Another technology which expands issuance and circulation of bitcoin-based liabilities is the sidechain technology: as long as bitcoins rest on a designated account, their notes move along the sidechain, and may be redeemed with bitcoins for a predetermined sum. The first commercial sidechain Liquid allows exchanges to trade with bitcoin notes instead of performing any transaction via bitcoin’s blockchain. Nowadays, some exchanges accept each other’s drafts, thus establishing mutual trust. However, circulation of bitcoin notes within a sidechain does not require any trust. A sidechain may be arranged in a way that prohibits bitcoin notes to appear without relevant backing, with impossibility of blocking of their redeeming with bitcoins (i.e. removing bitcoins from a sidechain to the blockchain).
Currency Notes of Bitcoin: Tomorrow
Though technologies for issuance and circulation of bitcoin notes exist today, they are only at early stages of development. However, circulation of bitcoin notes remains quite limited. Trading of commodities for bitcoins at exchange accounts, for bitcoin-nominated e-money, keys to bitcoin accounts, prepaid cards for bitcoin account replenishment, and for monetary liabilities representing account assets in bitcoin sidechain, is not widespread. As for bitcoin-nominated bonds, they are almost non-existent: services like CardCash sell gift cards for bitcoins, but those are nominated in national currencies. There are no bitcoin-nominated bitcoin cards on the market.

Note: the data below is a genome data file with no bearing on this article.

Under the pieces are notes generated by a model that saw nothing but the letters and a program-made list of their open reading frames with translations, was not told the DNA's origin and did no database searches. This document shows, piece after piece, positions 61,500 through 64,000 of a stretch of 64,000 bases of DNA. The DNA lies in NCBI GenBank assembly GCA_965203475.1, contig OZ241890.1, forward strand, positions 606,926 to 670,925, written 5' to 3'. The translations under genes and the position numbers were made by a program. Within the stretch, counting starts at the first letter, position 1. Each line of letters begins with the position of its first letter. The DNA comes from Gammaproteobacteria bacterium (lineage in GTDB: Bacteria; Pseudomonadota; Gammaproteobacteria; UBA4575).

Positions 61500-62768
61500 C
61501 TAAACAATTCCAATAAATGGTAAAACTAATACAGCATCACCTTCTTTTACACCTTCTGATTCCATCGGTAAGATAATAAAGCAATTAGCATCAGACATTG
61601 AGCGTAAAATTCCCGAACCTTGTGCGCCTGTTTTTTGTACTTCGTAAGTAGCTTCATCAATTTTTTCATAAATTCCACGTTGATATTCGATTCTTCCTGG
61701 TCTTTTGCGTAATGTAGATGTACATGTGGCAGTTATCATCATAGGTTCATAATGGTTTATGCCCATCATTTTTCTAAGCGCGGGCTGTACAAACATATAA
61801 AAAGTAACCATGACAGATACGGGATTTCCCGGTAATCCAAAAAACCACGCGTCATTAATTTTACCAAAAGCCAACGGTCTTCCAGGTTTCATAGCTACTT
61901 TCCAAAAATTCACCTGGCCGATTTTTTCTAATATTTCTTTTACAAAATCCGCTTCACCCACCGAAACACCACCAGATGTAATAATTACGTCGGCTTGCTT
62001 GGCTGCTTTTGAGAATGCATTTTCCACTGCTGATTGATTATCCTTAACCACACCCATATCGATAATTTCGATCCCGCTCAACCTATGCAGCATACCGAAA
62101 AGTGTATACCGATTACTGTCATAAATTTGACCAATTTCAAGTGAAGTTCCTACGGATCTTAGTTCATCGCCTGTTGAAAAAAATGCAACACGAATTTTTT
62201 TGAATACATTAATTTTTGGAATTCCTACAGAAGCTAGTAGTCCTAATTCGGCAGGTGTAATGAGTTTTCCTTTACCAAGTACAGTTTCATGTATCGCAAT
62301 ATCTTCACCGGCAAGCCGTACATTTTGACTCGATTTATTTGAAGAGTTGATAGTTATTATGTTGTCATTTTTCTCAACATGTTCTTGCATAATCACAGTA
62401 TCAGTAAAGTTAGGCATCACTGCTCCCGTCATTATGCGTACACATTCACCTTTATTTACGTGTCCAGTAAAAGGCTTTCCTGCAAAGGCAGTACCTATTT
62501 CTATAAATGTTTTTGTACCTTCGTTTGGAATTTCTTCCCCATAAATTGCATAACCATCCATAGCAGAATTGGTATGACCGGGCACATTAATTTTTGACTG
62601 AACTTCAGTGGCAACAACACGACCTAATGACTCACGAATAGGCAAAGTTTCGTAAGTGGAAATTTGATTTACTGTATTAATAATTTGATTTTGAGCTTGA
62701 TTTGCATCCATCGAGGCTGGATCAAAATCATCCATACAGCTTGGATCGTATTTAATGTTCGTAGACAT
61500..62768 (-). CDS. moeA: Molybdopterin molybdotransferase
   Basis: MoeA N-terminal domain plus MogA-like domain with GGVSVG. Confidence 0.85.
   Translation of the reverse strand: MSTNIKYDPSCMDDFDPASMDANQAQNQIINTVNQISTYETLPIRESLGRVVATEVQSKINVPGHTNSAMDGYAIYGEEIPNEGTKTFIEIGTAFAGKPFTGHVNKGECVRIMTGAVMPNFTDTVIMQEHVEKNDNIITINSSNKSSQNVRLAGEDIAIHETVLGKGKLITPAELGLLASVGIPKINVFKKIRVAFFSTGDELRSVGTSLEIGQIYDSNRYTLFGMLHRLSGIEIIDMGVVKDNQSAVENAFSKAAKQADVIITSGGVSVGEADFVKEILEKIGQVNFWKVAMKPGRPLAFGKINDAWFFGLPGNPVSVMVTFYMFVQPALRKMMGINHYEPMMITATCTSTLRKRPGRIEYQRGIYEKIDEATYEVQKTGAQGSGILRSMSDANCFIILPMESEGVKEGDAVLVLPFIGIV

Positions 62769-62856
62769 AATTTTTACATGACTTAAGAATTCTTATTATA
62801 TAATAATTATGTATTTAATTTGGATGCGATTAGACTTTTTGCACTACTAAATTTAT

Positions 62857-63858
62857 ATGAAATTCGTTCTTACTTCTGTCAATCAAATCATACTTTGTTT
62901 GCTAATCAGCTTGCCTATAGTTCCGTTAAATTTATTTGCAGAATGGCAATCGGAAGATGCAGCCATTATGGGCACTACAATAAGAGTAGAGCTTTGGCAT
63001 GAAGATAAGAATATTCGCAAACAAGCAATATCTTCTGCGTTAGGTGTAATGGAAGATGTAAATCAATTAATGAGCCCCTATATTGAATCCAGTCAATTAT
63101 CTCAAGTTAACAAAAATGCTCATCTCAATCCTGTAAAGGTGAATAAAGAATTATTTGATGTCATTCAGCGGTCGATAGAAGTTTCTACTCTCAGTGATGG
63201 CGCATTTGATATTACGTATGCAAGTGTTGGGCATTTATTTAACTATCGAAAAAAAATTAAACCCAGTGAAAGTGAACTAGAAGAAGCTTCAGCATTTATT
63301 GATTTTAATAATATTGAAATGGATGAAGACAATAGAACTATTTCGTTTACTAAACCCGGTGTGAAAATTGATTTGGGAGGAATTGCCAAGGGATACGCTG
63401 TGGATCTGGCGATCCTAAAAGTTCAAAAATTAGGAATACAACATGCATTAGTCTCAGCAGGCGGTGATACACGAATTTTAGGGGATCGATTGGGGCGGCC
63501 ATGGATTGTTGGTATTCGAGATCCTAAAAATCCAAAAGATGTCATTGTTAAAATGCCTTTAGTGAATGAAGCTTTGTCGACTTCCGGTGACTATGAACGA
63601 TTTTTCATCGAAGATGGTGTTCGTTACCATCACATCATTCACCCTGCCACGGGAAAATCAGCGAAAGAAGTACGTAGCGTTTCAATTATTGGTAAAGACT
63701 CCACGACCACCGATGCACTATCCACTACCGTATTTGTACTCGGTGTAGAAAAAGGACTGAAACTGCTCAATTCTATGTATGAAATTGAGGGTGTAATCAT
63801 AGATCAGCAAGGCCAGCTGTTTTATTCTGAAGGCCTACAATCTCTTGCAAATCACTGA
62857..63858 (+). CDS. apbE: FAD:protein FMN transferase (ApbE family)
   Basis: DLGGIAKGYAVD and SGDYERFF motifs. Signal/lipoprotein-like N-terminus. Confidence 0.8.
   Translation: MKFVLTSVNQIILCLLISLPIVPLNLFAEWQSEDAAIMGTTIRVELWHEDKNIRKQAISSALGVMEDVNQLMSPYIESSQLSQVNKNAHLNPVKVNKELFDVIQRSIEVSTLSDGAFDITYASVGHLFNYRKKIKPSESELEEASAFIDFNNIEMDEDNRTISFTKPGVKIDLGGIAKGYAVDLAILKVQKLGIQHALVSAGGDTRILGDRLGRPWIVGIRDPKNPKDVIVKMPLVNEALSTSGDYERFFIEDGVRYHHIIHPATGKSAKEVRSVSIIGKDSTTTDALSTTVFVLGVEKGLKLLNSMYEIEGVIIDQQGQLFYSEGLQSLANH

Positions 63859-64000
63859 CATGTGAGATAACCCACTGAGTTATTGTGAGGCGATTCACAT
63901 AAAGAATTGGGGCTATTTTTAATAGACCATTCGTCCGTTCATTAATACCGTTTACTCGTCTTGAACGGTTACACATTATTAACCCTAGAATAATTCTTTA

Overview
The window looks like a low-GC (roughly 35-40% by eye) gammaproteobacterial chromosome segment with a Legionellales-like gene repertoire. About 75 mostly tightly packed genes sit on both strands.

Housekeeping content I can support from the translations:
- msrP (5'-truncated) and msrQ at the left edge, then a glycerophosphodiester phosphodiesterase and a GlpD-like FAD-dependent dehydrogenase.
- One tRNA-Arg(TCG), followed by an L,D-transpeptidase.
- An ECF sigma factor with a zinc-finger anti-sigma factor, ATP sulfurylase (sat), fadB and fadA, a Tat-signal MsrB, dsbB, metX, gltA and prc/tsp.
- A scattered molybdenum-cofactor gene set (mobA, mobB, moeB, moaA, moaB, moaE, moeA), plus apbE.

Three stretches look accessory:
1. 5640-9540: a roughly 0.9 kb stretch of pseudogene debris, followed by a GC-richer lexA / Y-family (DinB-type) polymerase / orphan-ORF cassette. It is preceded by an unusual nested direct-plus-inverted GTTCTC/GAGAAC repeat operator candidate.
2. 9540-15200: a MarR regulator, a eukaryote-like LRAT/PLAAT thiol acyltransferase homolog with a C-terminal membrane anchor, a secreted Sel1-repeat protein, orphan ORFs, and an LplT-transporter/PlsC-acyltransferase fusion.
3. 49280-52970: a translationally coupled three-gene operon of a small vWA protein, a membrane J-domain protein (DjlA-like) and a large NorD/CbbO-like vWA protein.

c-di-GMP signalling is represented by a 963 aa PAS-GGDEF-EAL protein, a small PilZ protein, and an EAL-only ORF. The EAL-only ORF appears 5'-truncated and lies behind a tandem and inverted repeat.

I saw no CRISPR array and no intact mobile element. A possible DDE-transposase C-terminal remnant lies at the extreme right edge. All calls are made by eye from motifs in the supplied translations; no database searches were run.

The reason for the existence of the gap between the theory and practice is in the fact that bitcoin itself is at the early stages of introduction to circulation (i.e. as exchange means for goods and services). If bitcoin has failed to obtain mass adoption as yet, there is no surprise in low usage of bitcoin notes.
Anyway, there is another side to the coin, which allows one to speculate that development of bitcoin issuance and circulation would result in greater acceptance of the first decentralized cryptocurrency. Bitcoin is compared to gold quite often. Distribution of gold notes in the form of banknotes, bonds, and account records was mainly related to greater convenience of using thereof. Using paper notes for gold was faster, cheaper, and safer than moving actual gold. Distribution of gold notes’ circulation has indirectly expanded the gold circulation realm, as those notes were gold-nominated. Initially they were circulating along with gold, but then they gradually superseded it from circulation, but still remained its mere notes.
Bitcoin notes might use the same scenario. Settlements with bitcoin notes may become faster, cheaper, and safer than those with actual bitcoins. Initially bitcoin notes would circulate along with bitcoins, but eventually, due to their greater convenience, they may supersede bitcoin in circulation. It has not been a year since the emergence of bitcoin notes, so, if we maintain the analogy with gold and notes thereof, it is too early to expect the scenario to come true because significant gold notes appeared a bit later than in five years as of gold’s transformation into money, and got widespread a bit later than in a year following their emergence.
Dmitriy Bondar exclusively for ForkLog